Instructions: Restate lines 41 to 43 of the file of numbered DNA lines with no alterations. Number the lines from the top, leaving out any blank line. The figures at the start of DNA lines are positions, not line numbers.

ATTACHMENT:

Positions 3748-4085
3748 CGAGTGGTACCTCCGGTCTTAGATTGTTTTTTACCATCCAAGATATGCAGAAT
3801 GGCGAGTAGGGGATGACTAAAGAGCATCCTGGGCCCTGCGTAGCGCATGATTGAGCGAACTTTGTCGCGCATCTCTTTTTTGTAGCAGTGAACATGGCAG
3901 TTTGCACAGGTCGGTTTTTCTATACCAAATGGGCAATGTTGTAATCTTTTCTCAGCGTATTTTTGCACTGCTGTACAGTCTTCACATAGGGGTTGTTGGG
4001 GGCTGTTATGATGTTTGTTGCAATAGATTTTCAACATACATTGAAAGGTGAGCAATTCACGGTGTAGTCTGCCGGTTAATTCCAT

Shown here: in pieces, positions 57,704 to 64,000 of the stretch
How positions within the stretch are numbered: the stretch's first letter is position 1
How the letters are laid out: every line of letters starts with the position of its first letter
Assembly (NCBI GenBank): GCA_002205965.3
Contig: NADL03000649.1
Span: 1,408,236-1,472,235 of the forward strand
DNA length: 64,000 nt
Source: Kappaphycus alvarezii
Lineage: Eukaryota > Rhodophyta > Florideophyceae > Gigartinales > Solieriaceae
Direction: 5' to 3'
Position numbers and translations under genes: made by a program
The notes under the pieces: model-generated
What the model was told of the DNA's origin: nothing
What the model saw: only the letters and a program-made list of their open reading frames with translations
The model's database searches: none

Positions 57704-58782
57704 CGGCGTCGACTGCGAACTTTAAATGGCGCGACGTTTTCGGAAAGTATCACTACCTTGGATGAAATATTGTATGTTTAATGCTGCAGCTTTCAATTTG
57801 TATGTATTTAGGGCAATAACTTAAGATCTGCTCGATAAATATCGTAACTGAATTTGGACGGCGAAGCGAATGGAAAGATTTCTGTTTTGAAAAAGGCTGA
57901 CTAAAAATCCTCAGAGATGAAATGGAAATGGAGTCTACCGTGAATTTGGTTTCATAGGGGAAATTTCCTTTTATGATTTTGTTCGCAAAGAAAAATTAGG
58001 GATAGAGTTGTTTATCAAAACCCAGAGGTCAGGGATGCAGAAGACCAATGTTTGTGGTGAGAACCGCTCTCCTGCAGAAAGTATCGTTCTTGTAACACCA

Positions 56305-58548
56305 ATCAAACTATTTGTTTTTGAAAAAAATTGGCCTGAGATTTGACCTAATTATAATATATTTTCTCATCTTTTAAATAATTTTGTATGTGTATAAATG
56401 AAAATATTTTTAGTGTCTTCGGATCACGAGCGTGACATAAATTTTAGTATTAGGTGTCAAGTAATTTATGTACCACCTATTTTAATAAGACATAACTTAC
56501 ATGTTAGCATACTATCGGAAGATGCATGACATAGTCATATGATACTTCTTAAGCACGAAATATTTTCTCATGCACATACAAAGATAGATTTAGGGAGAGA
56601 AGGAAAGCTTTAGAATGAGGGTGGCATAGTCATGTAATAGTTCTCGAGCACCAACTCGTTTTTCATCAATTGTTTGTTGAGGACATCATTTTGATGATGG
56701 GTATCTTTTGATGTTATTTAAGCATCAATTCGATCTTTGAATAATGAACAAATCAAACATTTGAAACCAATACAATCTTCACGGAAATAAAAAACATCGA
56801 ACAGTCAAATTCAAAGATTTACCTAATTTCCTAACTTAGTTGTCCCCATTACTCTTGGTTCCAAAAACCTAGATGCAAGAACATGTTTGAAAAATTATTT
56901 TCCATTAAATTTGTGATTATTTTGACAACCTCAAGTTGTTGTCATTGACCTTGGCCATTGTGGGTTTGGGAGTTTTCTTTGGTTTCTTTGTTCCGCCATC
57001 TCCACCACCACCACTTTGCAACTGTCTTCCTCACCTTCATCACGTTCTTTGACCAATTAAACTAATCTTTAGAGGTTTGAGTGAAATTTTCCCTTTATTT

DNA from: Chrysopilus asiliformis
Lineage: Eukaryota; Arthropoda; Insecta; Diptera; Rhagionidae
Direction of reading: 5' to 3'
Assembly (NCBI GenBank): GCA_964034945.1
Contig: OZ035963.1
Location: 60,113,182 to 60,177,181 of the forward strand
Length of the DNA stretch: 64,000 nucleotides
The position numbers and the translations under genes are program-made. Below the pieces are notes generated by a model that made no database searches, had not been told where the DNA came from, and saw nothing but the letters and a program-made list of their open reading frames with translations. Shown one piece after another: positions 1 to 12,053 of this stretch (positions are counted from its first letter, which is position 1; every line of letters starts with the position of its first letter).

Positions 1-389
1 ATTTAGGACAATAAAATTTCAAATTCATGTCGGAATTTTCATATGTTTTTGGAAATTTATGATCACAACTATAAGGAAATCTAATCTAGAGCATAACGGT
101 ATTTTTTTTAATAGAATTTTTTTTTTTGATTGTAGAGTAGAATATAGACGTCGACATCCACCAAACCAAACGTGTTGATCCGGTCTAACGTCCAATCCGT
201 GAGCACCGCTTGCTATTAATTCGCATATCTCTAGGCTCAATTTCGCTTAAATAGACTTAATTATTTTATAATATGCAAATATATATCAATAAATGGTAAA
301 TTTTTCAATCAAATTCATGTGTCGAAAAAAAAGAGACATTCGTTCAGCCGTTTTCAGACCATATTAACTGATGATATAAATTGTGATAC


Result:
Length of the DNA stretch: 64,000 nucleotides
The position numbers and the translations under genes are program-made. Below the pieces are notes generated by a model that made no database searches, had not been told where the DNA came from, and saw nothing but the letters and a program-made list of their open reading frames with translations. Shown one piece after another: positions 1 to 12,053 of this stretch (positions are counted from its first letter, which is position 1; every line of letters starts with the position of its first letter).

Positions 1-389